Arachis pandile gelata tempus est!
Et tu, Fruitus?
Back in Chapter 2, Season 5 of Fortnite (the "bounty hunters" one, when Mancake was introduced), one of the new features on the map was a big Roman-style arena in the northeast center of the map. Dubbed Colossal Coliseum, it was a giant cube in the middle of a desert biome, so it was hard to miss. A lot of work went into its design, with multiple levels, unique Ancient Roman decorations, etc. Large golden statues overlooked the arena, and while most of them were just regular skins, the two flanking what we assume to be the Imperial Box on the west side were versions of everbody's favorite banana, Peely, dressed as a Roman emperor. It wasn't until the next season that that because a skin you could buy your character, though.
No one has been made into more action figures than Peely.
McFarlane made a couple in the 7" scale, Jazwares did multiples of him in all three of their scales (6", 4", 2.5"), Moose Toys made at least one... and now Hasbro's dropping in with theirs. Unfortunately, let's not beat about the bush: Hasbro's is not good. Now, we know that they can't just copy Jazwares' homework - they're not Facebook watching Twitter get its dick stuck in the ceiling fan and deciding to do the same, here - so we understand why Peelius Caesar can't have the swappable faceplate, but how did no one at any step in the process look at this and realize it's the wrong damn size?
Peely is a humanoid banana. That's his story. That means his arms and legs are human-sized, and his eyes are at eye level. When he and Jonesy interact, they are the same approximate size. Hasbro, in a brain-bogging display of stupidity, has apparently calculated the size of the toy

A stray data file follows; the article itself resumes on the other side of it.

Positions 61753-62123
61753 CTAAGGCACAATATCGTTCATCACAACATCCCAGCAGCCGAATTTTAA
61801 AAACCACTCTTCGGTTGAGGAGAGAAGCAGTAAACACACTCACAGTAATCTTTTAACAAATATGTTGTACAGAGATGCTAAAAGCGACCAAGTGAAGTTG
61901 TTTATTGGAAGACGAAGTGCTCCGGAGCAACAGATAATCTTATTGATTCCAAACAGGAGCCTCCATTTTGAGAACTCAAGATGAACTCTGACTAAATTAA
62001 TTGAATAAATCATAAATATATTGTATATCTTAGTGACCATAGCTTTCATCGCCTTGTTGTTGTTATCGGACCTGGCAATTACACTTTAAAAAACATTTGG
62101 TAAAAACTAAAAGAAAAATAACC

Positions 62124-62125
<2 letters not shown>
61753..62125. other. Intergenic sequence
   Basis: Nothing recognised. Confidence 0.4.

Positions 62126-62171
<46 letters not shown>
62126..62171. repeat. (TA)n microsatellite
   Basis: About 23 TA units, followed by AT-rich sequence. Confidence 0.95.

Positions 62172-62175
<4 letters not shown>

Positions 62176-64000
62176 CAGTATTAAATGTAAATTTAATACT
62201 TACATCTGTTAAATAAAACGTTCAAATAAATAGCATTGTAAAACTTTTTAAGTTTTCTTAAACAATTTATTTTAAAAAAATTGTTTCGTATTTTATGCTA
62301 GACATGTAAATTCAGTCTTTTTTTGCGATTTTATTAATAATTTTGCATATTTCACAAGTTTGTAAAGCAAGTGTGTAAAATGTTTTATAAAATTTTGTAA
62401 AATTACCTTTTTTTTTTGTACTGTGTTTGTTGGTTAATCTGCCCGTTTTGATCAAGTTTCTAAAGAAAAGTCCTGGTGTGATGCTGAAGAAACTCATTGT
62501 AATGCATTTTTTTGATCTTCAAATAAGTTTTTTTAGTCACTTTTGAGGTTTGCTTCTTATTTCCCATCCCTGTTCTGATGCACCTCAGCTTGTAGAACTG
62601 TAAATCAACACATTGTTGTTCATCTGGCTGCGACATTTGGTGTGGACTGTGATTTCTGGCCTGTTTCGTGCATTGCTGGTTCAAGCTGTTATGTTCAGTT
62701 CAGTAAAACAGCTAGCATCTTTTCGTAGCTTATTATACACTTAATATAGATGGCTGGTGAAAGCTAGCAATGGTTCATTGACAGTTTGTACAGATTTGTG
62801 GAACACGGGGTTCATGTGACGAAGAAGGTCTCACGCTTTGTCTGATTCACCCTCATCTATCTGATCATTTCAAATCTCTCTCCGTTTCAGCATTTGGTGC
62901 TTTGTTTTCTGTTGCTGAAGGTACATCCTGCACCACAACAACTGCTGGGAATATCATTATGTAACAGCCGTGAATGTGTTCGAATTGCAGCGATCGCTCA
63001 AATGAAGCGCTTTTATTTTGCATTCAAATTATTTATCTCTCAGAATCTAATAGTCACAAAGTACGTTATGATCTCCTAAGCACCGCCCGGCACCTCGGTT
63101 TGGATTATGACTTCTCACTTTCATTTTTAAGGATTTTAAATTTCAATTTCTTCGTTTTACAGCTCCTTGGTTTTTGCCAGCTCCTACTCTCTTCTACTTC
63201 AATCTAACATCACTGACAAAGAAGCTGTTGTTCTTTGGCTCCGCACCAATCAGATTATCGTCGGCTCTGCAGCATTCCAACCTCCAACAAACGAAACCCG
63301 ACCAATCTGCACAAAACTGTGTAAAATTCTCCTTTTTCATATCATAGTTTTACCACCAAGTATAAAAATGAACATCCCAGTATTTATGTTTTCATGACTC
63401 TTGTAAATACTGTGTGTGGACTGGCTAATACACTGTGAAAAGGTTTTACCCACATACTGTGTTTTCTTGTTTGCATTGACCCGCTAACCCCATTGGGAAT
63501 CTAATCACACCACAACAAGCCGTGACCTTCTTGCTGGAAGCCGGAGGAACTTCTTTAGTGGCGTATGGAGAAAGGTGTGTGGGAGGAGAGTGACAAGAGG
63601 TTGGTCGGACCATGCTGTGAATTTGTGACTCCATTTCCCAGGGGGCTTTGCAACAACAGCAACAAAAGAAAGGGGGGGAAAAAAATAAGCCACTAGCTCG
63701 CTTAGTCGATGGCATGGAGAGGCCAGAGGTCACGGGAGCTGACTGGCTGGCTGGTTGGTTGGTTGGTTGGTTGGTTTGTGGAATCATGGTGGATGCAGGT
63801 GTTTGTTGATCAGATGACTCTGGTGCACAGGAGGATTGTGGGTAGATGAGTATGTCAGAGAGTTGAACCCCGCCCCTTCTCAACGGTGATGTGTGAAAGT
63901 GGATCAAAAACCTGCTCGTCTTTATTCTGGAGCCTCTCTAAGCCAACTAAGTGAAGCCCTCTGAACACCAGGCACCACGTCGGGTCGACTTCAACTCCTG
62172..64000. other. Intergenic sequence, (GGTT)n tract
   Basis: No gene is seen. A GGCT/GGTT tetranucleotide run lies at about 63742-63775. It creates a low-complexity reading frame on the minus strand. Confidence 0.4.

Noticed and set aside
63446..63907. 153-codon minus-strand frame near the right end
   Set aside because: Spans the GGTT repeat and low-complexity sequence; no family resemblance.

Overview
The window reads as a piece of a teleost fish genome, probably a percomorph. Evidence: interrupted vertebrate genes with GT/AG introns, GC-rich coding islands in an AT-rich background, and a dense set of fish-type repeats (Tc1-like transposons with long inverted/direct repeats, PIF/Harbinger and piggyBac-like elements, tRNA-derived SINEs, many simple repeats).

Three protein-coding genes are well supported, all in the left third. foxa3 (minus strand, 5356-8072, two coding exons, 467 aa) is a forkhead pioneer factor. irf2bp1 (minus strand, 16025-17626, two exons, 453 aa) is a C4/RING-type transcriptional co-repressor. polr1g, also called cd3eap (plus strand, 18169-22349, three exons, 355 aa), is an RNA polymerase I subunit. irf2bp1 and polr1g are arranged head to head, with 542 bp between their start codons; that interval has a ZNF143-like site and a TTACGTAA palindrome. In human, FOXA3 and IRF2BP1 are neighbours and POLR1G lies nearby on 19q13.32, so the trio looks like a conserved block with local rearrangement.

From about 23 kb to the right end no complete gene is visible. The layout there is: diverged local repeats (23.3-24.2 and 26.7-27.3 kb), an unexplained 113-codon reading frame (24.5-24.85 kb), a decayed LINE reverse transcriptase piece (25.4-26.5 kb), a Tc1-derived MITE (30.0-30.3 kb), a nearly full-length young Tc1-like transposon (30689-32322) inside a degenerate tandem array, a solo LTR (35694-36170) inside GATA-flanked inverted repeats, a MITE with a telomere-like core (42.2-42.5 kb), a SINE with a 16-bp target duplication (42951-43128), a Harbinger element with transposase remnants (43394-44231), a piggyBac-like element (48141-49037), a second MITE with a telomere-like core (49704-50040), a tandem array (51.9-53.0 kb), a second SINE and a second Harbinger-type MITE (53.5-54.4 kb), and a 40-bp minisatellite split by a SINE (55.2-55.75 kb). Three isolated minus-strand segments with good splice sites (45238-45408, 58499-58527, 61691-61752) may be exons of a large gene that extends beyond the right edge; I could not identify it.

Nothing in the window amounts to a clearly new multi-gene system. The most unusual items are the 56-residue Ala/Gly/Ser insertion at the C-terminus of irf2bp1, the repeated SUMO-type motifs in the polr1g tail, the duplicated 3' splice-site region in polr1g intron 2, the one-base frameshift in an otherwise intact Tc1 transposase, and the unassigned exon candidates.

to the very upper point of the banana - you know, the point that, according to in-game data, is 7'10". Wow. That is idiotic. And judging by how thin the limbs are in proportion to the body, the sculptor did things right, which means it's the fault of whoever is art-directing this line. Dave Vannemeyer, I believe? Hasbro has put out a 6" Peely that's in the 5" scale. How do you possibly perform that badly at your job? How do you get something so simple that very wrong?
I kinda just want to box the figure back up and take it straight back to the store at this point, but we're in the middle of a review, and it's not often Hasbro "Mattels" something this hard. They really Todded it up. Anyway, let's power through and see how the not-stupid parts of the toy are.
Potassius Peels dresses like a stereotypical gladiator or soldier.
He wears sandals, a skirt of leather straps suspended from a giant belt, a lorica musculata cuirass with a lion's head relief covering the entire chest, lorica segmentata-style shoulder guards with more pteruges straps hanging from them, and a golden laurel wrapping around his head. There are buckles sculpted on the sides of the breastplate, which is an impressive little detail to include. Not really sure what the significance of the lion is: it's not really anything from the game, but maybe a llama wouldn't have read correctly? The sides of his peel bend down sort of in the way they should (the one on his left should curl back out at the bottom). His eyes are molded on, but the frowning mouth is just paint.